I just finished reading and rereading \”Why? Because We Still Like You,\” and this is a \”Thank You\” note. The original MMC was on the air during my sophomore, junior and senior year in high school. Each late afternoon, American Bandstand\’s Dick Clark would sign off by saying: \”Here comes that Mouse!\” Watching the MMC on the family\’s 17 inch RCA black and white TV seemd ordinary at the time. After reading your oral history, I now undersstand why those \”ordinary\” moments turned into extraordinary treasures of the heart. Reading your words brought back all the golden moments of youthful innocence. Your behind-the-scenes stories have enriched and enhanced the magic of those once-upon-a-time hopes and dreams. Thank you for a most delightful journey and opportunity to revisit The Mickey Mouse Club: So many moments, so many memories; savor the moments, treasure the memories. Again, my thanks and God bless.

  7. Ms. Armstrong,

    I enjoyed reading your post “How Teen TV Helped Me Grow Up.” As a 23-year-old journalism graduate student, I’m a huge fan of teen tv shows. That love influenced me to make pop culture my main writing interest. In fact, I’m writing a New Yorker-style story on adults that watch teen television shows for a class. If possible, I would like to interview you for the story. Please email me at if you are interested.

    Thank you,

    Charnice Milton

  8. Hello Jennifer Armstrong,

    TREME on HBO is indeed a celebration of great writing, characterization, acting, location shooting, etc. Every bead of sweat and 1000-mile stare is right on the money. I lived in New Orleans until August 28, 2005; I know how right David Simon, Eric Overmyer and co. got it. Season 2 is so far even better than 1, which got a little wobbly (understandably, with the sad death of David Mills) about halfway through. (Steve Zahn’s political flirtation? The who-cares breakup of Sonny and Annie?) Your review in Entertainment Weekly was lovely. I did experience a moment of horror, however, when you wrote about Kim Dickens and the egomaniacal New York chef who “gently shows her how to cook fish to perfection.” Victor Slezak’s wonderfully tyrannical character is the most evil TV villain I’ve seen in years. This creature is a despot, doling out his sadistic attentions to his underlings in that Amon Goeth manner of no-matter-what-I-do-he’ll-find-a-reason-to-be-cruel. He is the ultimate in cult of personality tin gods. I saw nothing “gentle” in how he handled Kim Dickens’ Janette. This guy doesn’t care if his customers eat. He doesn’t want to pass on his knowledge. He simply wants to terrorize. Honestly, this character makes me angry even when I’m not watching the show, which is a tribute both to TREME (which succeeds even when shooting far away from New Orleans) and the actor himself. Slezak should be proud.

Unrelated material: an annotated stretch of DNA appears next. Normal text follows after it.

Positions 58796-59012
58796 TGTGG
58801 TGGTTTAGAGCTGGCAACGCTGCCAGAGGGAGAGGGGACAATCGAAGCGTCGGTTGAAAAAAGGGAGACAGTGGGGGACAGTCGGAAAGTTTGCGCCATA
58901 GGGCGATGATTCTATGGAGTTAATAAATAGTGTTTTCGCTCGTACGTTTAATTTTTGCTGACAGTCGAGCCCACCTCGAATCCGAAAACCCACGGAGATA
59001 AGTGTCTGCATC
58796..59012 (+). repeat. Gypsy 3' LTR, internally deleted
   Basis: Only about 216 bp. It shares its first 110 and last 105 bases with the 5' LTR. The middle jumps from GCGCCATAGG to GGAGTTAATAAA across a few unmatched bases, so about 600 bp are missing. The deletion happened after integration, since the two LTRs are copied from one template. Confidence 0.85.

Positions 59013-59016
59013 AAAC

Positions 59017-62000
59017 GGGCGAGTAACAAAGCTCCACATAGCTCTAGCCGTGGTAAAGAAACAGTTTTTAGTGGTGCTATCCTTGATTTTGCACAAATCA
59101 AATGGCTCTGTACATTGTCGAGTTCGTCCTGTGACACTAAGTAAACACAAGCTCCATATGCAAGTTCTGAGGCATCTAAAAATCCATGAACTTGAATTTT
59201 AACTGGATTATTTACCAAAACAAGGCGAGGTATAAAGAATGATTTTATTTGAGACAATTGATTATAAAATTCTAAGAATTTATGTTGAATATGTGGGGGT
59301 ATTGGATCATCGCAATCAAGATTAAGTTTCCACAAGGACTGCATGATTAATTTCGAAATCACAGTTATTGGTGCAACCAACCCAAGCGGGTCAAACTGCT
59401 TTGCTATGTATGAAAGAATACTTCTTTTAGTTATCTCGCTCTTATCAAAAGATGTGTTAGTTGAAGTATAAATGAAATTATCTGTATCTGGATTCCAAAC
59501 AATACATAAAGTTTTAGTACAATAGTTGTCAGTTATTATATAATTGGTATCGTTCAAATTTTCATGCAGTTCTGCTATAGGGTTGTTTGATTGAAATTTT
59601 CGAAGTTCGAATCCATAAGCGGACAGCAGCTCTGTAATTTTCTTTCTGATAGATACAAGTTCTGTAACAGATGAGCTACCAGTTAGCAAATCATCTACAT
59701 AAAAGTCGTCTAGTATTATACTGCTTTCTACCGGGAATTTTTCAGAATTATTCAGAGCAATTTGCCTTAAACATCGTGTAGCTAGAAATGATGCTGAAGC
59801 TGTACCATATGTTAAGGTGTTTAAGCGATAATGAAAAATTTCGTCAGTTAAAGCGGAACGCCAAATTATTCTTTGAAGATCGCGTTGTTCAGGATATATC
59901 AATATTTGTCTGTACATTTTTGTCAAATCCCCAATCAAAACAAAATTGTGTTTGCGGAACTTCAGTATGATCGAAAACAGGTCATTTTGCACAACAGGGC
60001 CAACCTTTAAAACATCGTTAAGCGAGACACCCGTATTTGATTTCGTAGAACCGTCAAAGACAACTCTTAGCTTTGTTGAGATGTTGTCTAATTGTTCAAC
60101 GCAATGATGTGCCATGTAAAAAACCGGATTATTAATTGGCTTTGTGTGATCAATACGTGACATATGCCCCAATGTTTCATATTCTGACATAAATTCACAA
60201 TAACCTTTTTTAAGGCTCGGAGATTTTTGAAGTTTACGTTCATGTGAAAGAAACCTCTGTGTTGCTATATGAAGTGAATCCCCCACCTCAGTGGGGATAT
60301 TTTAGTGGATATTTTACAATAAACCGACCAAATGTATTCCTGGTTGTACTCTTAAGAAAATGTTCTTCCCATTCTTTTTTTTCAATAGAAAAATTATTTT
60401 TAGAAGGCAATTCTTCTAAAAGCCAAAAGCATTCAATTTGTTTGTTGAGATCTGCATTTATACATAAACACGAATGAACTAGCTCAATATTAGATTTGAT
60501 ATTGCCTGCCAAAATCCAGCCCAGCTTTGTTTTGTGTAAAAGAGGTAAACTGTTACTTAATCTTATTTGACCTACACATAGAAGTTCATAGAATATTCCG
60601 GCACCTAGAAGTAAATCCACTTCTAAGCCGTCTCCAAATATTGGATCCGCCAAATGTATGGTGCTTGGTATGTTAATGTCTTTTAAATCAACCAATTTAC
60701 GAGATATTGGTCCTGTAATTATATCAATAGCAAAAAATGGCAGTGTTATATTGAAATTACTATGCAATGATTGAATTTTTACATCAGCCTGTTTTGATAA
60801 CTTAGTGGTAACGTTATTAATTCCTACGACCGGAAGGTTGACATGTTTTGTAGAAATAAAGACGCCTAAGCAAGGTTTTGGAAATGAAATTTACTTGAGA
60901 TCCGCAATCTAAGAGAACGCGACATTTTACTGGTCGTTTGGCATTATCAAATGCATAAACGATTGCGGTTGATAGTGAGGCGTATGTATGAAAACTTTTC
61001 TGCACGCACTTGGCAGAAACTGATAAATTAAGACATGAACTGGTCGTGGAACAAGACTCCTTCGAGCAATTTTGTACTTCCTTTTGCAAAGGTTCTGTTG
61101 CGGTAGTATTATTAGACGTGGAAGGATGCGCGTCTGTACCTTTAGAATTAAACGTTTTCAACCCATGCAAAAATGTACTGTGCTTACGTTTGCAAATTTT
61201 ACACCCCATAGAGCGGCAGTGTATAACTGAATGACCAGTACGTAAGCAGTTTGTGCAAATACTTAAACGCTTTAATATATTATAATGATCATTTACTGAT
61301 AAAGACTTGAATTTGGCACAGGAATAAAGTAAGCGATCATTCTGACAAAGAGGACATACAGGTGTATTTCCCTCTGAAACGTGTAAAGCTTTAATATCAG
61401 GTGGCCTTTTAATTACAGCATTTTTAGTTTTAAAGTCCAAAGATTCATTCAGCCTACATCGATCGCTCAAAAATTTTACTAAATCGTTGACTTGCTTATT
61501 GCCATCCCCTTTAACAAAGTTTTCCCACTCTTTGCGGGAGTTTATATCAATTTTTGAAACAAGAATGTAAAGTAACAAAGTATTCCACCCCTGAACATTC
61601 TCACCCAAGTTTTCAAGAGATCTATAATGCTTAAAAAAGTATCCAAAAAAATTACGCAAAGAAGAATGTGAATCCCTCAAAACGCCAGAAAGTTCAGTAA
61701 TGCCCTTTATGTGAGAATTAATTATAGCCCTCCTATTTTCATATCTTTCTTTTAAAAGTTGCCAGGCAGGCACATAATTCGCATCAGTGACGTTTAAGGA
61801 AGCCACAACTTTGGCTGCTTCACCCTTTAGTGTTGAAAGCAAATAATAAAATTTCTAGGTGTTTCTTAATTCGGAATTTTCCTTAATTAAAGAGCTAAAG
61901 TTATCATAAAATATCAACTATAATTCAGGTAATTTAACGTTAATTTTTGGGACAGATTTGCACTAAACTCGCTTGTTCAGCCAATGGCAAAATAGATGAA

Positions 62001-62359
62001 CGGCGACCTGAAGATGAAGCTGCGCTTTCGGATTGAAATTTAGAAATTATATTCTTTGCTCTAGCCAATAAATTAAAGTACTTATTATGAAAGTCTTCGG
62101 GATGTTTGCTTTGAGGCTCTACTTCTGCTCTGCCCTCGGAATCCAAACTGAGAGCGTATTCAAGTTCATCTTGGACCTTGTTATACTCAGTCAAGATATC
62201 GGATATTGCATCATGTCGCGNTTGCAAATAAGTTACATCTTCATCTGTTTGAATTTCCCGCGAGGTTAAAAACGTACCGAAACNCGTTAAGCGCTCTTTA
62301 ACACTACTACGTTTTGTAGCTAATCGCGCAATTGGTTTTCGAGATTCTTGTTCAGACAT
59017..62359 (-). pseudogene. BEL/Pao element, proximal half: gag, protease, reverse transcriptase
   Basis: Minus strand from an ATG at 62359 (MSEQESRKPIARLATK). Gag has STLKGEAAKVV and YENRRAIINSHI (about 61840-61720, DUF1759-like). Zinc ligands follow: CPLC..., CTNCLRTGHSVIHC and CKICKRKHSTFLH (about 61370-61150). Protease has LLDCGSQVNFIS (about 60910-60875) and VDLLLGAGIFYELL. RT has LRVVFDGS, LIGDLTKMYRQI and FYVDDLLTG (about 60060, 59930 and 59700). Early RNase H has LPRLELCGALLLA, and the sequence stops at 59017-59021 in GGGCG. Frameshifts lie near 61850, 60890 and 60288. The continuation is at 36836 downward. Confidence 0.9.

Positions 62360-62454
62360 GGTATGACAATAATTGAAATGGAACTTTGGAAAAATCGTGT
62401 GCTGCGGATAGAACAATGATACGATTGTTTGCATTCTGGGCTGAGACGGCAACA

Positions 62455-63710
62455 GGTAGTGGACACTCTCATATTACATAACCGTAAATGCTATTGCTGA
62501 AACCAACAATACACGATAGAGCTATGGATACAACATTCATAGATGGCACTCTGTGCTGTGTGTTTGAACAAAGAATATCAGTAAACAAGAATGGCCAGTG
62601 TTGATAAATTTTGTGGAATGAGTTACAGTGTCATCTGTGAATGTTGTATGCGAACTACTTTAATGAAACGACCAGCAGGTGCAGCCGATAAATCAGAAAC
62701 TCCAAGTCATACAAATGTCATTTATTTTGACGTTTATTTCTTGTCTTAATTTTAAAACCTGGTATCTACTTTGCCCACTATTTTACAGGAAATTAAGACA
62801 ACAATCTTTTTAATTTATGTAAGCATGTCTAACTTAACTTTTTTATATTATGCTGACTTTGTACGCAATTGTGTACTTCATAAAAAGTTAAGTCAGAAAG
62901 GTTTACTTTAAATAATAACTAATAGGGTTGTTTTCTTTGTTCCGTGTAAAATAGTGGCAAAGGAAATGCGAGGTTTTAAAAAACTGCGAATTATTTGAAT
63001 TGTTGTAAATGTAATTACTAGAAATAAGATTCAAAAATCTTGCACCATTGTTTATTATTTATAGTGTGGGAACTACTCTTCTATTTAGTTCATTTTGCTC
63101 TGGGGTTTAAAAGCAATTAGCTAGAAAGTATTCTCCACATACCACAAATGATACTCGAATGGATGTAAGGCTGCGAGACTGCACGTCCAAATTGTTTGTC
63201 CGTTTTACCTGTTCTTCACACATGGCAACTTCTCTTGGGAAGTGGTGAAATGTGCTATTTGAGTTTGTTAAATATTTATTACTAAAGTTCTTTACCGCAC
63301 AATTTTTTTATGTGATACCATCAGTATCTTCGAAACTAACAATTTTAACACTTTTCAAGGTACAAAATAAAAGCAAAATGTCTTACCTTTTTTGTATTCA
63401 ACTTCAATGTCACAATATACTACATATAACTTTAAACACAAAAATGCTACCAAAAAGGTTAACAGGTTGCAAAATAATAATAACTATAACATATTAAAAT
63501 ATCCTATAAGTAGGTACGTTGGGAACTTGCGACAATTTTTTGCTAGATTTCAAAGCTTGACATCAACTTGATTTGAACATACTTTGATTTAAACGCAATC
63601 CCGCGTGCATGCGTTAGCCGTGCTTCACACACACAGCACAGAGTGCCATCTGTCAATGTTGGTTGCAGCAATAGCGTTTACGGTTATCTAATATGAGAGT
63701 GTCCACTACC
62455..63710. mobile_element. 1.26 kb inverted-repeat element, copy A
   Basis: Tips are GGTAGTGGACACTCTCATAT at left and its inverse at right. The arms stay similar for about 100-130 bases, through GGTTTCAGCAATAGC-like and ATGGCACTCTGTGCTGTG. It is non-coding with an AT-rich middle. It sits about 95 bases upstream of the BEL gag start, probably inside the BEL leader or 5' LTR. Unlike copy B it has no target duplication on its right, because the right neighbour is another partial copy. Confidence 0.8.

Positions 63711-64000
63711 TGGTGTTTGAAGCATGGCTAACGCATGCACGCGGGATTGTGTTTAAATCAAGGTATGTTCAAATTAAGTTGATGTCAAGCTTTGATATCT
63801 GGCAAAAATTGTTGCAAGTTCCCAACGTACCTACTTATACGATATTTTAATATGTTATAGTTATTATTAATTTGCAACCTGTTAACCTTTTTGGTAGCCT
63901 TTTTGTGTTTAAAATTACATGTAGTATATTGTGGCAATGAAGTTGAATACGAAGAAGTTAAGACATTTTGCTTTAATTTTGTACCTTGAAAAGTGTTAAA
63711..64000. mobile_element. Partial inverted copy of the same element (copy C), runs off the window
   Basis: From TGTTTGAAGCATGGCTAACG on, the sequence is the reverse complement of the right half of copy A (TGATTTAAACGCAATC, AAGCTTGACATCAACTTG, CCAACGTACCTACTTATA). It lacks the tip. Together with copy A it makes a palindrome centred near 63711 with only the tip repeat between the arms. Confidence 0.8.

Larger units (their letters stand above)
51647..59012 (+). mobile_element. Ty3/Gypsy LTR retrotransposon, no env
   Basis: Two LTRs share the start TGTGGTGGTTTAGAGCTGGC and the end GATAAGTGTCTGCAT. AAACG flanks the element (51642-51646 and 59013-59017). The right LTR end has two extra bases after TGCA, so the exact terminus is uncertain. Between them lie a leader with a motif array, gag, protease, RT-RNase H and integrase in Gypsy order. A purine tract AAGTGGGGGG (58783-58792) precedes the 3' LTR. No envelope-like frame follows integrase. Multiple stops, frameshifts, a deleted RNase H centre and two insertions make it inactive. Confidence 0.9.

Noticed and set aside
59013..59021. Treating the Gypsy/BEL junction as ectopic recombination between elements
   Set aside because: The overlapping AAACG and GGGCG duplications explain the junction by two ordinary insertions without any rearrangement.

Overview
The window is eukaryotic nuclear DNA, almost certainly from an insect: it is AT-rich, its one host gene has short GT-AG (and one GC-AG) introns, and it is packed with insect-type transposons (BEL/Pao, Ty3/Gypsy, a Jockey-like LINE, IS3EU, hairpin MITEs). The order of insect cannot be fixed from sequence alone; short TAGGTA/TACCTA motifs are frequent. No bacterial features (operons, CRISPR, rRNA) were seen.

9. Just got the MMC book. Noticed that Johnny Crawford is not mentioned. How come?

    Of course he went on to have several hit records and became a star on “The Rifleman” series.

    I look forward to reading the book.

    1. Mainly because he didn’t answer requests to be interviewed, so I simply couldn’t get as in depth with his story as those whom I talked to (or who were undeniably, hugely famous as Mouseketeers, like Annette or Darlene). I would’ve loved to talk to him — he has a very interesting post-Mouse career. But there are so many former Mice out there, it’s impossible to encyclopedically chronicle every single one.